KLM 737-900 (PH-BXT) at Amsterdam Airport Schiphol, ready to take us to Prague, with a 737-700 (PH-BGW) taxiing behind
Koninklijke Luchtvaart Maatschappij is not exactly a household name in most of the world, but its initials “KLM” and sky blue branding and livery are easily recognizable. I had a quick visit to Amsterdam before moving on to Prague this past spring, so flying on the national carrier of The Netherlands out of its homebase was the most obvious choice.
As I’ve pointed out numerous times, the European concept of business class (some better service, but the same seat as in economy, just with the middle seat blocked) is never worth it on personal trips, especially for a short flight blocked for 90 minutes gate-to-gate. Addtionally, flying KLM (being a member of SkyTeam) meant flying outside my alliance, so no priority anything nor lounge access.
What could possibly go wrong?!
The flight deck of N321GG, Gogo’s 737 testbed – Photo: David Parker Brown | AirlineReporter
I’m still grinning from ear to ear. Sitting in the flight deck of a jet during landing is pretty much THE AvGeek holy grail. It’s hard to do – FAA Part 121 regulations, which nearly all airlines operate under, prohibit non-crewmembers on the flight deck during flight. But every so often, you can find a plane that operates under different rules. As it turns out, our friends over at Gogo operate a 737 test bed which just so happens to fall under those rules.
Entering N321GG from door 1L – Photo: David Delagarza | AirlineReporter
About a month ago, AirlineReporter and Gogo teamed up to hold a huge contest for a few of our readers to win a flight on Gogo’s 737, N321GG, from Chicago to Austin, where the annual South by Southwest (SxSW) festival would be going down. I’m sure more than a few of you reading this story were disappointed not to get the ‘congratulations, you’ve won’ email. After receiving more than 10,000 entries, we randomly selected two winners. Our first winner, Meghan, is a flight attendant for a major US airline and a major AvGeek to boot. Our second winner, Shams, is a San Francisco-based tech consultant, and is looking forward to attend his first Aviation Geek Fest this April in Seattle.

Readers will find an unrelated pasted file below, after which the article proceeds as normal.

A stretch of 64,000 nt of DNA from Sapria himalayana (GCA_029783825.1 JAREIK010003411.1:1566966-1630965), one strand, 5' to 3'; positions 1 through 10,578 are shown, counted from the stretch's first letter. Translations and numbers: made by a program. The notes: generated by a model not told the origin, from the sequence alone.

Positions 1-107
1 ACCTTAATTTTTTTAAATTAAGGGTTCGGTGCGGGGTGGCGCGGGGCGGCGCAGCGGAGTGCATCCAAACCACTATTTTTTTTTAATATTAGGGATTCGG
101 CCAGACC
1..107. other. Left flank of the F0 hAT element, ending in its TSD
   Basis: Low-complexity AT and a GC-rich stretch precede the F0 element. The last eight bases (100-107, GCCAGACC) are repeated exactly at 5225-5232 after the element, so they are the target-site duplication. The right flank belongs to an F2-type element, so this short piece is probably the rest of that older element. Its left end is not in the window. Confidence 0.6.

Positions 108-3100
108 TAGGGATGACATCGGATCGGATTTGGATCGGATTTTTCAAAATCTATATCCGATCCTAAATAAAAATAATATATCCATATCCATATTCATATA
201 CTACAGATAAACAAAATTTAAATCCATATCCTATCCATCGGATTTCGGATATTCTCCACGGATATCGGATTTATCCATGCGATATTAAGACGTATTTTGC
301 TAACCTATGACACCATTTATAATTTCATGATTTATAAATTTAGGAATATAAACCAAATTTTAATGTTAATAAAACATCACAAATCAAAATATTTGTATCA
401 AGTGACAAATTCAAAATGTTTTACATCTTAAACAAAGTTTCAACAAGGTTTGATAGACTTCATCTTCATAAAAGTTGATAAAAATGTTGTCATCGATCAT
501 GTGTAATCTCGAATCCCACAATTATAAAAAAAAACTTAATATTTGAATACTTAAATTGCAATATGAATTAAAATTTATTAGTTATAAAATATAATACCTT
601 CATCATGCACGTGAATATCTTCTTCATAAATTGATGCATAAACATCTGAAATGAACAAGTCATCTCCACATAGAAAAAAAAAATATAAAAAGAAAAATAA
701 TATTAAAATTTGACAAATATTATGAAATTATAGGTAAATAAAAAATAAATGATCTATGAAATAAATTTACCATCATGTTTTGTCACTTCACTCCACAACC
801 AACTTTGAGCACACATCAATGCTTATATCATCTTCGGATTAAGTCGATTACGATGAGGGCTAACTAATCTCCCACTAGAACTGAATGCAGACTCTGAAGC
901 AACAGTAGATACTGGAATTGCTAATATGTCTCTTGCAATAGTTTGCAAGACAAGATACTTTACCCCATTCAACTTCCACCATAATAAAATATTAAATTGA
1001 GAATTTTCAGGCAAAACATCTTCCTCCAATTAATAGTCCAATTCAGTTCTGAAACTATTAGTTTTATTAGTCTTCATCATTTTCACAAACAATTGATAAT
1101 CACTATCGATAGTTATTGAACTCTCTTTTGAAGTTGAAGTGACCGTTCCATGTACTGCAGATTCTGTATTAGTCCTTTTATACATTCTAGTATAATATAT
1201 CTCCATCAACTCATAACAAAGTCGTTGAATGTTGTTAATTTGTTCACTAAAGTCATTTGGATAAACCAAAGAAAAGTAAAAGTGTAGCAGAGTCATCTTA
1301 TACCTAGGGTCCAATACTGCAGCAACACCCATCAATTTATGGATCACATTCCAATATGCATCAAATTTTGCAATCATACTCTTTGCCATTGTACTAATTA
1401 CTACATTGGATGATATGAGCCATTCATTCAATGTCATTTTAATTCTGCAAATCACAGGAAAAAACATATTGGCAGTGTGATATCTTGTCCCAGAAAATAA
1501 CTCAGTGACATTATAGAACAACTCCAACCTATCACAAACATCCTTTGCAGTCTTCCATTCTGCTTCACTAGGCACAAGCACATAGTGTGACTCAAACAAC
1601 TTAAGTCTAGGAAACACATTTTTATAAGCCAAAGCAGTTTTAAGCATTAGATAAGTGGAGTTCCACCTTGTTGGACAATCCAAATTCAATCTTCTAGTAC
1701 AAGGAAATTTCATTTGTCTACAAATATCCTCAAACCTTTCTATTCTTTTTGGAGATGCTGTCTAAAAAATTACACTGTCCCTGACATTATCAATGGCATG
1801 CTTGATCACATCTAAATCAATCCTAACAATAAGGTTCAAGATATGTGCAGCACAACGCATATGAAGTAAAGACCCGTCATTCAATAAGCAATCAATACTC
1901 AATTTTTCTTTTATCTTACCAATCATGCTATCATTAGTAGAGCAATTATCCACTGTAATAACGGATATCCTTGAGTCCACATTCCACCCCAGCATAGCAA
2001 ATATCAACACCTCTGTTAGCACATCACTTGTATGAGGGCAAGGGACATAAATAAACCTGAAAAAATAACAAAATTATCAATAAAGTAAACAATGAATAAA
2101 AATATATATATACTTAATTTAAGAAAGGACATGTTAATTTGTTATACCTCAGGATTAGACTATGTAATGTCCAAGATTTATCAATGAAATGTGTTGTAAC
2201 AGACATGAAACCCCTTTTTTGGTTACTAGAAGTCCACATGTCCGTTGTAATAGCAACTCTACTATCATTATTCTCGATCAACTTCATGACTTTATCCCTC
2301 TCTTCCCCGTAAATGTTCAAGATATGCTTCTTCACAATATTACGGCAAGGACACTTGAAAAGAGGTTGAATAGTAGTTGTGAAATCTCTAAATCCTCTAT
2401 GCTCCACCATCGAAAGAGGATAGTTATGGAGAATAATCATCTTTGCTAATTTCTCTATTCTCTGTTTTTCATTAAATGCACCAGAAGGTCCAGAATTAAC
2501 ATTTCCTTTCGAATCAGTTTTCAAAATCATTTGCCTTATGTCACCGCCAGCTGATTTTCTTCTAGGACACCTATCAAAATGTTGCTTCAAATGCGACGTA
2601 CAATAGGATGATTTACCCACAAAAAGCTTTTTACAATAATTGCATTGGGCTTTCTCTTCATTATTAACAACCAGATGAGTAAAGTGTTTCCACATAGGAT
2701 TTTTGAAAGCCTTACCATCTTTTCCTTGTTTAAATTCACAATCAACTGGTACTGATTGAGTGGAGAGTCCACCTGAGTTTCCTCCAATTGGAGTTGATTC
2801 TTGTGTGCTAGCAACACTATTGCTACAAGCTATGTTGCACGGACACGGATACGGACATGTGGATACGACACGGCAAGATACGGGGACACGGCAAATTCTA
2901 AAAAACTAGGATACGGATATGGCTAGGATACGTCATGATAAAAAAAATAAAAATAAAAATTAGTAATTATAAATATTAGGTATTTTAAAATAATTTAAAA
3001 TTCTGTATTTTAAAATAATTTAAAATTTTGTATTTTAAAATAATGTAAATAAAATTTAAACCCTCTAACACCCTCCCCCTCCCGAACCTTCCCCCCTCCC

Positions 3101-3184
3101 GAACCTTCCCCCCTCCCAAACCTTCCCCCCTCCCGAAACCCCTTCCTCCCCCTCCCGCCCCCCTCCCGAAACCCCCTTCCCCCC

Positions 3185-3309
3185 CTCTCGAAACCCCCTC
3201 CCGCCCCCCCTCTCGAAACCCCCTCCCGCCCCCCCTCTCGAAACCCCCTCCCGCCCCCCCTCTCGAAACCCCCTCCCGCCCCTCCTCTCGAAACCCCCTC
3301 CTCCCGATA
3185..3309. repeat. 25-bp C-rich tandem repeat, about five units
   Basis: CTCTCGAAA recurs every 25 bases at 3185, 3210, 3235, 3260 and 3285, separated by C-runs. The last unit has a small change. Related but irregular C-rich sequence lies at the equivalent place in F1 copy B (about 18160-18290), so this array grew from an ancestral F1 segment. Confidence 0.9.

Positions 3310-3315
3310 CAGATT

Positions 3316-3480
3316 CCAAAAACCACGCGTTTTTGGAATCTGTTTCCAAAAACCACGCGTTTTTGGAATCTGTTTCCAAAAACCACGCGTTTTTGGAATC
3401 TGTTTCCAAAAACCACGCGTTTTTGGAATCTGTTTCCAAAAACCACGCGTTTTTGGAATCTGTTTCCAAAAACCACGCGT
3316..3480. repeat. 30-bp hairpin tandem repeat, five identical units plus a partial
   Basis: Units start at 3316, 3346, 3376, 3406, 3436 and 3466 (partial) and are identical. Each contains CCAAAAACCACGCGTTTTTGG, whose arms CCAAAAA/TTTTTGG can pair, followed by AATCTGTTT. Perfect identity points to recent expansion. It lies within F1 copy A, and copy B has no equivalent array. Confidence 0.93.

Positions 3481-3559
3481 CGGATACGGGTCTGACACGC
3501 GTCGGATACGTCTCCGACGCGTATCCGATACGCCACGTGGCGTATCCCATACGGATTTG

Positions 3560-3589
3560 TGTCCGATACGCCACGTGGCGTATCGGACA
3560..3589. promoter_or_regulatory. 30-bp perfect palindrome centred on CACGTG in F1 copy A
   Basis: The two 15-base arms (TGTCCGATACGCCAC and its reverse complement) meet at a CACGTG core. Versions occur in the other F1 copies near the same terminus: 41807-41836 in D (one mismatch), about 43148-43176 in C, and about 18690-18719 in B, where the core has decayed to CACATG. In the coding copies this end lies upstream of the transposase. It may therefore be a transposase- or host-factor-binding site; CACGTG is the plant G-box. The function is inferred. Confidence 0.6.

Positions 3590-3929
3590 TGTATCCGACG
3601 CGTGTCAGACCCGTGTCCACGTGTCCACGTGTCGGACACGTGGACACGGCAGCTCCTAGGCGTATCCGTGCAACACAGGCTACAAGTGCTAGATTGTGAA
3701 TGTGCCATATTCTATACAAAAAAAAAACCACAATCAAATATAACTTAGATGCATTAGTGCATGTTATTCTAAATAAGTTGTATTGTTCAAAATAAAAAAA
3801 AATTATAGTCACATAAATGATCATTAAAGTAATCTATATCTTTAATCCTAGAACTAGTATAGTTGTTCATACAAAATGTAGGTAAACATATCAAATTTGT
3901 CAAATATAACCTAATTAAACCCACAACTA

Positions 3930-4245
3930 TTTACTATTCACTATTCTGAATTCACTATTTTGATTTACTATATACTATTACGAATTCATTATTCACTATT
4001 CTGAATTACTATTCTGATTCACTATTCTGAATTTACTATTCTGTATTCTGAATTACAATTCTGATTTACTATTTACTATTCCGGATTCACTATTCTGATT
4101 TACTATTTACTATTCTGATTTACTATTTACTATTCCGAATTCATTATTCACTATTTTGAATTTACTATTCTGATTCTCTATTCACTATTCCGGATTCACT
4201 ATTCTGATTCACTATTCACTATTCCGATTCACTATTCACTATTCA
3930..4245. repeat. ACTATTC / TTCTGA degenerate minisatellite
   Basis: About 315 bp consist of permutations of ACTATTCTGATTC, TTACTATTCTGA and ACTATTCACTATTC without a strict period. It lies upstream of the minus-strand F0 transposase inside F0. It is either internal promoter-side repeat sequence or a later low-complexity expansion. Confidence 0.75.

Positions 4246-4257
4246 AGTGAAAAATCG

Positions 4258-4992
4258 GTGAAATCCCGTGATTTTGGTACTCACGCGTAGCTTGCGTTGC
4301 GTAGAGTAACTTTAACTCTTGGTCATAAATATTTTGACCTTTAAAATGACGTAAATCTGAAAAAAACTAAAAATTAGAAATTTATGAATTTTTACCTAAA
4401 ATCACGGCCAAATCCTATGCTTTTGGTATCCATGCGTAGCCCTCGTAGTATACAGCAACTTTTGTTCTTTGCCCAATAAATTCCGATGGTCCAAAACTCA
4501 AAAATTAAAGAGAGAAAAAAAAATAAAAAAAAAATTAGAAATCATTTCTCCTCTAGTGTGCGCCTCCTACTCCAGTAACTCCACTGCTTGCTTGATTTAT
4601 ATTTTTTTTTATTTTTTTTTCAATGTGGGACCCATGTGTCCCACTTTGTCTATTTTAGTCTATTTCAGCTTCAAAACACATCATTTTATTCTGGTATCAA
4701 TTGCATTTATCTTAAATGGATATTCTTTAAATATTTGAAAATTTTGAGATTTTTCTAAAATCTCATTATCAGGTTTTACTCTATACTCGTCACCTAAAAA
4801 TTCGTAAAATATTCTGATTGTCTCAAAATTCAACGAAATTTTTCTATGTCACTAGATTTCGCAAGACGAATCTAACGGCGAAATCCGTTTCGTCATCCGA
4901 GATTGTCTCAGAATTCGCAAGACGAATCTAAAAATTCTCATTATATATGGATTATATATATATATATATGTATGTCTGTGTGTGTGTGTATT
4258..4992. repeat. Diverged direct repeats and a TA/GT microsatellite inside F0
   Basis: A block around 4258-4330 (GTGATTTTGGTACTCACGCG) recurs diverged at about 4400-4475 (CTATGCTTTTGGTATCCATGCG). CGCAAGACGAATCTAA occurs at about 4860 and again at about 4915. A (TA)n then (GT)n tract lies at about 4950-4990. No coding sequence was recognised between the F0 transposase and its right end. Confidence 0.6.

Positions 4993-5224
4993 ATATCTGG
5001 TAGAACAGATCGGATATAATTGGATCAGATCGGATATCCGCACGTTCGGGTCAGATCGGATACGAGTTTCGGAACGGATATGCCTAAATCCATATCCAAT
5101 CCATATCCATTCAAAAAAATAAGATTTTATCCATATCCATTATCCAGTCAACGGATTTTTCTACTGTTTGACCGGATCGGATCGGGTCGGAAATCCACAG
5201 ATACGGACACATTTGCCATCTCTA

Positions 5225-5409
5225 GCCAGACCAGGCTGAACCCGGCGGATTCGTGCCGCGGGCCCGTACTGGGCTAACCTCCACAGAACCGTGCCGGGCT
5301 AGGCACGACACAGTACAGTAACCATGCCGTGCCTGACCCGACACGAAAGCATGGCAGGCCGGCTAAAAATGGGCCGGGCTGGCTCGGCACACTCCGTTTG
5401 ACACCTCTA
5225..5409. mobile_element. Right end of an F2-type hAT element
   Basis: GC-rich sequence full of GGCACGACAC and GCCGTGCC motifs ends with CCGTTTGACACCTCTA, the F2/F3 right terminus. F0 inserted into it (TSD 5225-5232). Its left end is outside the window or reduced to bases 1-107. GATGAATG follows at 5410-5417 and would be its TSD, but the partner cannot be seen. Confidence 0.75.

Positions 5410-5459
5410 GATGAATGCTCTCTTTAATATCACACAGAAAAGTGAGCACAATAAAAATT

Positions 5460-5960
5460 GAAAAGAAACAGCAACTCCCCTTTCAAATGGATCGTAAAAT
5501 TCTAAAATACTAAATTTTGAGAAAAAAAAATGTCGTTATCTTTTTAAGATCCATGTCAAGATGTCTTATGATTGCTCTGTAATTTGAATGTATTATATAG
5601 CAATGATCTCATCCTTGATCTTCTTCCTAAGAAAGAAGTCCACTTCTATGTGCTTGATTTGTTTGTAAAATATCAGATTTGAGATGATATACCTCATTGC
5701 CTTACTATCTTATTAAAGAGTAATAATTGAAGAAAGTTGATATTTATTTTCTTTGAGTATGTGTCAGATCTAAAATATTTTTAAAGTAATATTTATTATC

Gogo’s 737-500, N321GG a.k.a. the “Jimmy Ray”
Ok, I’ll admit that this flight review will be on an aircraft that 99.99% of the public won’t ever get the chance to fly, and I do feel badly about that… but it’s simply too cool for school to be on a private 737, more so because this particular 737 (a -500 model, reg. no. N321GG) currently has the fastest publicly-available inflight Wi-Fi Internet system in the world.
Gogo invited AirlineReporter and other media outlets to take flight on the “Jimmy Ray” to test out their new 2Ku system, which was debuted for the first time outside the company. While other tech-oriented companions were obsessed with reloading Speedtest and hammering the system with live streams, content streams, live feeds, and downloads, I was busy poking around the cabin features and amenities. Yea… I am an AvGeek.
Gogo’s testbed, a Boeing 737-500 (reg. no. N321GG) dubbed the “Jimmy Ray”
You might have heard of Gogo, that company that lets you
check Facebook watch Youtube be productive while you’re 30,000 feet in the air. And you might have been one of those who sighed loudly when your cat video kept pausing and buffering.
From the power user traveling for work, to the new user who will update their status to, “I’m posting this from the plane!”, most can agree that data speeds inflight are nowhere near what we’re used to on the ground. We take connectivity on land for granted, but in the air the concept is still novel and exciting (before it disappoints us multiple times with the infinite spinning “Loading…” circle).
An #AvGeek testing Gogo’s speed
Gogo wants you to have really, really fast Internet, and they invited AirlineReporter to come check out their new headquarters in Chicago’s Loop, as well as to experience their test bed in action (or in #AvGeek-speak, fly on their private, tricked out Boeing 737-500). Can Internet access actually get better, and what does it mean for the regular passenger?